Posted Wednesday, Oct. 19, 2011, at 11:26 AM
Photo by BERTRAND GUAY/AFP/Getty Images
The next stop for the ’90s nostalgia train is Zoo Station. On November 1, Achtung Baby will be rereleased—in Deluxe, Super Deluxe, and Uber Deluxe editions. That will follow the tribute version of the album (featuring Patti Smith, Nine Inch Nails, Depeche Mode, and many others) coming out next week—and a Showtime documentary, From the Sky Down, that will air on October 29.
Well, of course, you might say. Achtung Baby is one of the bestselling albums by a massively popular, globetrotting band. It got great reviews, had multiple hit singles, and included one (no pun intended) iconic song. It’s been twenty years since it was released. The hoopla is entirely appropriate.
I disagree. And not because, like Simon Reynolds, I’m adamantly opposed to such “retromania.” I think there can be value in revisiting major cultural events from the past, and even in following the arbitrary guide of the calendar to do so. But there’s a cutoff, of course: Not everything is worth the fuss. For something to merit such lavish revisiting, it should be—to use a somewhat grandiose word that nonetheless seems more appropriate than any other adjective I can find—“epochal.” Does Achtung Baby fit the bill?
Not according to sheer popularity. The album has reportedly sold some 18 million copies worldwide: a bit more than Blood Sugar Sex Magik by the Red Hot Chili Peppers (15 million), in other words, but not quite as many as Metallica’s self-titled album (22 million). It has sold roughly the same number as Ropin’ the Wind, by Garth Brooks. (I’m just using 1991 albums as a barometer here—and I haven’t mentioned Nirvana’s Nevermind, which, like Michael Jackson’s Dangerous, has sold more than 30 million copies.)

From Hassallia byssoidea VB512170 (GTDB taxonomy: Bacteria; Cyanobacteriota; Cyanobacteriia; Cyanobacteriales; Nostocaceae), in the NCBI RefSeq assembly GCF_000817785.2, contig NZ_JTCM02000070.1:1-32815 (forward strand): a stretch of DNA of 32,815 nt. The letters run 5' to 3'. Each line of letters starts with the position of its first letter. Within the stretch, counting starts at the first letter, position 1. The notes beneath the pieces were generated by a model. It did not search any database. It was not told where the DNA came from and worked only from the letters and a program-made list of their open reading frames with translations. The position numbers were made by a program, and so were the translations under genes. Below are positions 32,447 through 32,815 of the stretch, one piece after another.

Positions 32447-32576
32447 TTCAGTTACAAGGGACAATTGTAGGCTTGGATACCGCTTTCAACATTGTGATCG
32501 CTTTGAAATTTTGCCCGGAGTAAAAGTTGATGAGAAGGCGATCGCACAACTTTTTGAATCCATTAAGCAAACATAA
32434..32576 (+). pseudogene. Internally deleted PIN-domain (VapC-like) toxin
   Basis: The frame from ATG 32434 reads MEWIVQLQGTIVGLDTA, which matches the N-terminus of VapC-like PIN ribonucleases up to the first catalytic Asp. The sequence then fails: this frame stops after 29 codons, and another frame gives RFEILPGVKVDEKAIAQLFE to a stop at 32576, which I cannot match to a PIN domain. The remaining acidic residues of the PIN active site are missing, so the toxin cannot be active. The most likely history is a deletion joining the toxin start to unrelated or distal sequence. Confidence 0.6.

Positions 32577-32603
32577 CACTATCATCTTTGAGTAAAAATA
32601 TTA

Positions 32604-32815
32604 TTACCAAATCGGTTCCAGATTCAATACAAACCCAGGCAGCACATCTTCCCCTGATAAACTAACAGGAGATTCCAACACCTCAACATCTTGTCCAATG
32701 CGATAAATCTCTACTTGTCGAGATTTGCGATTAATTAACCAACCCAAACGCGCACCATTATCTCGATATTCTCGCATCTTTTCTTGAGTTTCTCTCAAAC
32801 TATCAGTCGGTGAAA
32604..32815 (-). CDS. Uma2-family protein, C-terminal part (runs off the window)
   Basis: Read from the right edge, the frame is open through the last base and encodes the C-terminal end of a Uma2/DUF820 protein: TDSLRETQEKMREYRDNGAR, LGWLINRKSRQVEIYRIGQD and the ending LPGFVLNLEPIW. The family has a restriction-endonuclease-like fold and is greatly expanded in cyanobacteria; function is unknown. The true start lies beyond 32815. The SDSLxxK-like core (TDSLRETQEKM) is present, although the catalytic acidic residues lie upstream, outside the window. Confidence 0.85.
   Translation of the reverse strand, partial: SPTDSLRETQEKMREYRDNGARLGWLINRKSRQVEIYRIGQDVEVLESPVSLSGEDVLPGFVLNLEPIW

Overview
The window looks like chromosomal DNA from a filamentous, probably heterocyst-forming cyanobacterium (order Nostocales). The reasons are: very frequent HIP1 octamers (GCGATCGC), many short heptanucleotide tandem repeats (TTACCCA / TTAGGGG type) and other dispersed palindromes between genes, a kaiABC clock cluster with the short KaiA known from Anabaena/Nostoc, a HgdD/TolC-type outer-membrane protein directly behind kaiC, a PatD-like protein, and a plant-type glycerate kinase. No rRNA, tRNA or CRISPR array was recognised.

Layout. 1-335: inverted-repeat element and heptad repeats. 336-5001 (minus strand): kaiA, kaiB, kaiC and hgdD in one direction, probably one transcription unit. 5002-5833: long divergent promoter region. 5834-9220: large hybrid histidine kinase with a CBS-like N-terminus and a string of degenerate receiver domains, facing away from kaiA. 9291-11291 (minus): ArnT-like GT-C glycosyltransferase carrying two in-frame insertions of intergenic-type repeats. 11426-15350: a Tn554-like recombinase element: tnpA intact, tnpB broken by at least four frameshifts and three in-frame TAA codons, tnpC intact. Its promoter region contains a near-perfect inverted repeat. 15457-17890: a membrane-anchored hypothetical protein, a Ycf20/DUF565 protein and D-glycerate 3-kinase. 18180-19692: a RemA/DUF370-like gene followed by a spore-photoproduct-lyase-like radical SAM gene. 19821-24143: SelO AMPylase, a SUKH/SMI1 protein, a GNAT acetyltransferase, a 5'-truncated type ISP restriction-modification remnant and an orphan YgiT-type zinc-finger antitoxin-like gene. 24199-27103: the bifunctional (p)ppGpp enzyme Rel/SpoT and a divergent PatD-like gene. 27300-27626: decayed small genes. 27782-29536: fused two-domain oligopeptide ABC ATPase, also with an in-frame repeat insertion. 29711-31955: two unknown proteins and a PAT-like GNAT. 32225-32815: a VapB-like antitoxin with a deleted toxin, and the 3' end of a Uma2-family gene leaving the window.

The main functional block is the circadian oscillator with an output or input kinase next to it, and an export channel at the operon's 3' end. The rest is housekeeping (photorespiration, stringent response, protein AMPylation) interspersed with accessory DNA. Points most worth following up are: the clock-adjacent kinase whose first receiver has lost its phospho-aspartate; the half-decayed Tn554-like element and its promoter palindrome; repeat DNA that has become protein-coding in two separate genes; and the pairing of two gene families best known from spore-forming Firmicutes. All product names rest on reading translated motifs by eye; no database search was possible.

So some element of artistic significance must come into this. The standard take is that U2 “reinvented itself” with Achtung Baby, “hit the reset button on its sound.” But that’s a bit overblown. In 2009, Sasha Frere-Jones was able to perfectly characterize the U2 sound—“a high, chiming guitar figure... a charging, near-military beat and bass line... and singing that is defiant and loud and slightly weird”—without any reference to the album. Yes, the band borrowed aspects of some less commercial forms—industrial music, eletronica—just like many bands both before and since have done to sustain themselves creatively.
U2 also altered its identity a bit with Achtung Baby, introducing a note of irony to the previously earnest proceedings. Bono, as he explains in the trailer to the documentary, appropriated Lou Reed’s glasses, Jim Morrison’s pants, and Elvis’s jacket (and “a little bit of his haircut”) to make an “identi-kit rock star” for the elabroate Zoo TV tour. But the irony didn’t really stick: It led to the disappointing albums Zooropa and Pop, and the band eventually “hit the reset button” again with 2000’s All That You Can’t Leave Behind, with which, as Bono said on more than one occasion, they reapplied “for the job” of “best band in the world.”
That sort of well-intentioned bombast, which continues to define Bono and U2, was fully formed by The Joshua Tree (25 million copies sold) at the latest. And it probably explains the extravagance with which they are now returning to Achtung Baby. U2 always goes big. And there’s a place for that, certainly. But we needn’t let it confuse us about their own place in recent cultural history.